The first in a series of actors’ reminiscences researched by Jack Tewkesbury:
AT FIRST, ACTING WAS ONLY A MENTAL EXERCISE
I was a college intellectual — you know, the kind of a guy who can write in three languages on a restroom wall.
I was a philosophy major in college, which prepares you to do nothing but teach philosophy or write. I had done a couple of plays. I was looking for something that was challenging and would provide me with a variety of experience.
When I first went on stage I was frightened to death, so I was interested in overcoming that fear. Later I became fascinated with the process of working with a group of people. If I had known then how difficalt it was to get a job as an actor, I might have tried something else.
But even then I thought of it as a job you worked on for a finite time, and when you finished that you went on to something else. It seemed an interesting, productive way to live.
I worked as a carpenter only because I was doing the same part over and over again on episodic television. I wanted to begin to control my own career, so I found another way of making money to pay for the food and rent. I wanted to be able to choose from among the parts that were offered me. I never gave up my desire to be an actor.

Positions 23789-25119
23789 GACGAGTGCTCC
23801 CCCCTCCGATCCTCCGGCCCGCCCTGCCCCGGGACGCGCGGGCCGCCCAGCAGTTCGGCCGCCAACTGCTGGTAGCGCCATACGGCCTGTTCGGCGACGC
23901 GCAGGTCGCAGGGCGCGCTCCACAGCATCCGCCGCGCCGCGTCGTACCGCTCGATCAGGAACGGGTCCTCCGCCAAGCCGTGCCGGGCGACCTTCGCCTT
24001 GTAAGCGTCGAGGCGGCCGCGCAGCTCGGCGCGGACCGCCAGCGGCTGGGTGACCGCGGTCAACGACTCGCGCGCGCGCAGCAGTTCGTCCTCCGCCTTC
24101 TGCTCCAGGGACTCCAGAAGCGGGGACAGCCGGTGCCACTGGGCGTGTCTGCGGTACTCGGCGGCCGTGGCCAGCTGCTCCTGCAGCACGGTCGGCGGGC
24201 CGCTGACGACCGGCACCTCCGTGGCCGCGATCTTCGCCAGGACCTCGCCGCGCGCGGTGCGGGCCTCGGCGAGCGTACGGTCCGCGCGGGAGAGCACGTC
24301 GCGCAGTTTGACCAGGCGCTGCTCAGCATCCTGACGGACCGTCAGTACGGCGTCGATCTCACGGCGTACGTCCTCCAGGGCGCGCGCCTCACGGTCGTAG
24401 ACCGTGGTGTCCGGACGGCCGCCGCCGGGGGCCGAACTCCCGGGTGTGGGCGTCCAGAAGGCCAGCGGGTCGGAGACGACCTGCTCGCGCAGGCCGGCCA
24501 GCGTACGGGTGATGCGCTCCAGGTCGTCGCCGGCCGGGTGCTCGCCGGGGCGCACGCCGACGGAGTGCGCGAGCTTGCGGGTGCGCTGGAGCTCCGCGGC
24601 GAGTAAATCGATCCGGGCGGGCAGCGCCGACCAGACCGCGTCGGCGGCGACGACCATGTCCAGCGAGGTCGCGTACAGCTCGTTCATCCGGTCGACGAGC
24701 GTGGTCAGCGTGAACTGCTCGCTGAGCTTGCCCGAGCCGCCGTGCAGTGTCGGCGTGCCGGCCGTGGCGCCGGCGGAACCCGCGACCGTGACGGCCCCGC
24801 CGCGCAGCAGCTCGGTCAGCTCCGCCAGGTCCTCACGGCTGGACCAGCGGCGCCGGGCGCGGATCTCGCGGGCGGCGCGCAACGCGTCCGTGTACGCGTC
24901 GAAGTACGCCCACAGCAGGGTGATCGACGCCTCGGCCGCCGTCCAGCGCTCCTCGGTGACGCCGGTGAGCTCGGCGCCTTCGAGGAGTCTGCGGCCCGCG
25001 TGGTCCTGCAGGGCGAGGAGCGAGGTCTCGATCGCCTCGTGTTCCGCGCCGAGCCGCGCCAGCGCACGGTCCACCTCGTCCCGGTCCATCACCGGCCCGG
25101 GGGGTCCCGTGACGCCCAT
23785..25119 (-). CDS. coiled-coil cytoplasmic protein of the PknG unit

I’m not the type who hides behind a character. Neither am I a rubbernosed actor. I don’t go for accents or vocal characterizations. I pretty much use myself in my films, but I don’t rewrite the role in terms of myself. I try to play the character.
I never lose sight of the fact that I’m acting. I don’t became so immersed in the part that, if you were to talk to me after the camera stopped rolling, I would still be in character. I’ve never developed anything for myself because many times, when projects are developed with a specific actor in mind, they tend to lean on his supposed strengths and avoid what are thought to be his weaknesses.
I would rather play something written for Dustin Hoffman than what is written for me. I don’t think a character should be written to serve an actor. He should be created both by the screenwritter and the actor to serve the story.
|25th April 2012,|